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Smoking, Diabetes, Obesity May Shrink Your Brain

By Maureen Salamon
HealthDay Reporter

MONDAY, Aug. 1 (HealthDay News) -- As if there weren't already enough good reasons to avoid smoking and keep your weight, blood sugar levels and blood pressure all under control, a new study suggests these risk factors in middle age may cause your brain to shrink, leading to mental declines up to a decade later.

Evaluating data from 1,352 participants whose average age was 54 in the Framingham Offspring Study -- which began in 1971 -- researchers from the University of California, Davis found that smoking, high blood pressure, diabetes and being overweight were each linked to potentially dangerous vascular changes in the brain.

"We can't cure disease or cure aging, but the idea of a healthy body, healthy mind is very real," said study author Dr. Charles DeCarli, director of UC Davis' Alzheimer's Disease Center. "People should stop smoking, control their blood pressure, avoid diabetes and lose weight. It seems like a no-brainer."

The study is published Aug. 2 in the journal Neurology.

Participants were given blood pressure, cholesterol and diabetes tests and had their body mass and waist circumference measured. They also underwent MRI brain scans over the course of a decade, the first one about seven years after the initial risk factor exam.

Those with stroke and dementia were excluded at the outset, and between the first and last MRIs 19 participants suffered a stroke and two developed dementia.

Those with high blood pressure experienced a more rapid worsening of test scores of planning and decision-making, which corresponded to a faster rate of growth of small areas of vascular brain damage than those with normal blood pressure.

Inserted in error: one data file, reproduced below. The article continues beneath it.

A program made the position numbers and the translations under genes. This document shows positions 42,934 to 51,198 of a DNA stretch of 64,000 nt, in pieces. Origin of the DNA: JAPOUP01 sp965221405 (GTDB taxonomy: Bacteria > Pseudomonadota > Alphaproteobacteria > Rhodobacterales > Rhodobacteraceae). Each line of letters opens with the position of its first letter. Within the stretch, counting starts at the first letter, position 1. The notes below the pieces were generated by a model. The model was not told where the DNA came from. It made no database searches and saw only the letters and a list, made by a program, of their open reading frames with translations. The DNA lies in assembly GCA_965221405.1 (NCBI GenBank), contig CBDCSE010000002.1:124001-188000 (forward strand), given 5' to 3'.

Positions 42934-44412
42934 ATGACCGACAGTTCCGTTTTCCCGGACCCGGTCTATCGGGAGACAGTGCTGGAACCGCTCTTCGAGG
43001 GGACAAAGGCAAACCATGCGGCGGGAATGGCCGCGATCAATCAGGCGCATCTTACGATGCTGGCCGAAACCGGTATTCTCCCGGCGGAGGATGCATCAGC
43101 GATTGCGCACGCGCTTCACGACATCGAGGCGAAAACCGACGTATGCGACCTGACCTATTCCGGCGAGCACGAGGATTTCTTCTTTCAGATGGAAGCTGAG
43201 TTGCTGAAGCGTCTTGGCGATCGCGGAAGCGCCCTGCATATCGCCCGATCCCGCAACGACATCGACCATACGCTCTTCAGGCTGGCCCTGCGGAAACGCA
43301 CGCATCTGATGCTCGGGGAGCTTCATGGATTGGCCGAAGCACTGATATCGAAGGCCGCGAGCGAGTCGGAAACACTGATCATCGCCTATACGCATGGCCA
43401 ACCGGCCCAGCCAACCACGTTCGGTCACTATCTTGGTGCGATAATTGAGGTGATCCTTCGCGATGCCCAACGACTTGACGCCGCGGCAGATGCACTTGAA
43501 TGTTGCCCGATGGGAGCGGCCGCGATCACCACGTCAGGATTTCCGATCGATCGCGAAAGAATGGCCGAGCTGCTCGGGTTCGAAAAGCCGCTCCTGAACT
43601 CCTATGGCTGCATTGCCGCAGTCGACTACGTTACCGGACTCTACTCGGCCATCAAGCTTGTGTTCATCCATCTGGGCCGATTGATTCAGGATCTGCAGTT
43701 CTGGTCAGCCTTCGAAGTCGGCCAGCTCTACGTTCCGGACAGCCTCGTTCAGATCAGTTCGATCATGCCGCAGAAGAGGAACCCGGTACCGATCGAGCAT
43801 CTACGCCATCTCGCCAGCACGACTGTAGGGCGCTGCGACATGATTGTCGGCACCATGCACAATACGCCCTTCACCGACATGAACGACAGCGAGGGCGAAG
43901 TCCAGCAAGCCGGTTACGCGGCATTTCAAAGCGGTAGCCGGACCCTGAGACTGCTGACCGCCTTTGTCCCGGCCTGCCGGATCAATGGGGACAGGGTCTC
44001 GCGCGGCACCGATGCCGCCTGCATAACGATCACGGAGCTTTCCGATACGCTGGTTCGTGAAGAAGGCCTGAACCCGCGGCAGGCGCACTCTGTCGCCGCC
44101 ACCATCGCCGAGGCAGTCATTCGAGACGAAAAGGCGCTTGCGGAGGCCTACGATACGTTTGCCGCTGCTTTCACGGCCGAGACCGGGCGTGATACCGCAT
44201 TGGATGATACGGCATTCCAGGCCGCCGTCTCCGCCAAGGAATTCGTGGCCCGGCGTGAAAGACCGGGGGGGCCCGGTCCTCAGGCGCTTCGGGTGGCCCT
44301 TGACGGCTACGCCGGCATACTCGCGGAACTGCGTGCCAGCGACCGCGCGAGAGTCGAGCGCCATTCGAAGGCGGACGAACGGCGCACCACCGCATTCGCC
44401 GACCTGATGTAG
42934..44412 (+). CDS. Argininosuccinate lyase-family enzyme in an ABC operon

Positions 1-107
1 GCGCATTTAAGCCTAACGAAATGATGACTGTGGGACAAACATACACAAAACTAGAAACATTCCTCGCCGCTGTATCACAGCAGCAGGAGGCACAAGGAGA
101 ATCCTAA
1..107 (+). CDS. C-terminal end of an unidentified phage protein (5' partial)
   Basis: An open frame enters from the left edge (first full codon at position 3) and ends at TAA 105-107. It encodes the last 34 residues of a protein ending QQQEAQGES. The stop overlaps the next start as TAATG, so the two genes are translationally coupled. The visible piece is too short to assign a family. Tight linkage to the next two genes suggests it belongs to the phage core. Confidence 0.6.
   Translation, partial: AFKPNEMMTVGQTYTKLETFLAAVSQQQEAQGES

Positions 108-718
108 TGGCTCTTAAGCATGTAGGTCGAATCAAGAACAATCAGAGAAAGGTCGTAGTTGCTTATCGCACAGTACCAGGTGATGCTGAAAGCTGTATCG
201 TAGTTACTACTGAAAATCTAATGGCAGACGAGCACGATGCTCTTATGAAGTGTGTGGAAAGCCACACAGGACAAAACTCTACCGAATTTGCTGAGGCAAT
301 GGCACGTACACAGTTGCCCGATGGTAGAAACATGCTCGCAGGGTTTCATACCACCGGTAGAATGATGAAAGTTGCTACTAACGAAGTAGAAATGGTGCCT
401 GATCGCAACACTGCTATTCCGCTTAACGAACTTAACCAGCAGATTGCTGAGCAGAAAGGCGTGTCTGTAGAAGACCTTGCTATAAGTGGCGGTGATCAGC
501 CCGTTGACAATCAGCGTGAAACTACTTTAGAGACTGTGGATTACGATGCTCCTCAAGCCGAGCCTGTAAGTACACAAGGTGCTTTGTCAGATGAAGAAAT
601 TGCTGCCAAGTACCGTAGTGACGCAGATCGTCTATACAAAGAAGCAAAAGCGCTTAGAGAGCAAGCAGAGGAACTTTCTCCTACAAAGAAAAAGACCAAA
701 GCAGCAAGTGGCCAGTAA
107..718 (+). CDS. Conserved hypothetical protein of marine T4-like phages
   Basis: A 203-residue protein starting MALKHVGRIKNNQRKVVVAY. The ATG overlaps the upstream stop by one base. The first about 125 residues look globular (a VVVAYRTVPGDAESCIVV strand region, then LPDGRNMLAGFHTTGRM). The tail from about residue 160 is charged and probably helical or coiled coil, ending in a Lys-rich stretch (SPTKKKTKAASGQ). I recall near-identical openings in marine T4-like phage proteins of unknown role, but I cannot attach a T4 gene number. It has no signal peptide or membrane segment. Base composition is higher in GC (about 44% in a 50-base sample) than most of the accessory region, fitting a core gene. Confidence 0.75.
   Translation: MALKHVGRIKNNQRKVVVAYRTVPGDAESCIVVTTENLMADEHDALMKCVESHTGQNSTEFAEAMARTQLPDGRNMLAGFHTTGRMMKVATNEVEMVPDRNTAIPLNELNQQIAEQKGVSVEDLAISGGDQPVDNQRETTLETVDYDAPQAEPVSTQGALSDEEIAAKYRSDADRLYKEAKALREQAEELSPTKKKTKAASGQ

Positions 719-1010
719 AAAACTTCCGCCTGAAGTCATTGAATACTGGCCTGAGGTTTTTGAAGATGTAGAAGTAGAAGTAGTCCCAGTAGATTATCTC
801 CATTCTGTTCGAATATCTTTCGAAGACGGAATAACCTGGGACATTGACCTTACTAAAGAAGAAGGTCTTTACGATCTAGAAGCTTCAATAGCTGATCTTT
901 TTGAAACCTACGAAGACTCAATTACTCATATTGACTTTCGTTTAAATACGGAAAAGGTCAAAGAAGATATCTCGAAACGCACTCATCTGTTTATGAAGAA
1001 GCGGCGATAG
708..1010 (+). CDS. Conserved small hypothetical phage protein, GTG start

Those with diabetes in middle age experienced brain shrinkage in an area known as the hippocampus faster than those without, and smokers lost brain volume overall and in the hippocampus faster than nonsmokers, with a more rapid increase of small areas of vascular brain damage.

Meanwhile, participants who were obese at middle age were more likely to be in the top 25 percent of those with faster declines in tests of executive function, DeCarli said. Those with a high waist-to-hip ratio were more likely to be among the 25 percent with a faster drop in brain volume.

"I do think it's an important study and has practical importance in confirming there are things we can do in middle age that can have effects 10, 20 and 30 years down the line to improve cognitive health," said Dr. Raj Shah, medical director of the Rush Memory Clinic in Chicago. "It may seem we're talking about things that are somewhat common knowledge, but really, we always hypothesize these things could happen, but to show they actually do in a study is very important."

DeCarli noted that the effects of the risk factors studied are likely to be even more compelling in the general population, since study participants were largely healthy individuals with normal blood pressure and cholesterol levels and a low diabetes rate.

"It could be so much worse in a representative group of Americans," he said, adding that all study participants were white and only 5 percent were diabetics, compared to a nearly 50 percent rate for Hispanics over age 65. And, "the study certainly doesn't represent the growing obesity problem seen in the South."

One of the strengths of the research was that it used a large sample of people from a well-known study, said Catherine Roe, an assistant professor of neurology at Washington University School of Medicine in St. Louis. However, the results don't prove these risk factors caused the brain changes, she added.

"We know smoking and being overweight are bad for other parts of your health," Roe said. "This is just one more reason to get these things under control."

More information

The Alzheimer's Foundation of America has more about the warning signs of dementia.

SOURCES: Charles DeCarli, M.D., professor, neurology, and director, Alzheimer's Disease Center, University of California, Davis, Sacramento; Raj Shah, M.D., medical director, Rush Memory Clinic, Rush University Medical Center, Chicago; Catherine M. Roe, Ph.D., assistant professor, neurology, Washington University School of Medicine, St. Louis; Aug. 2, 2011, Neurology

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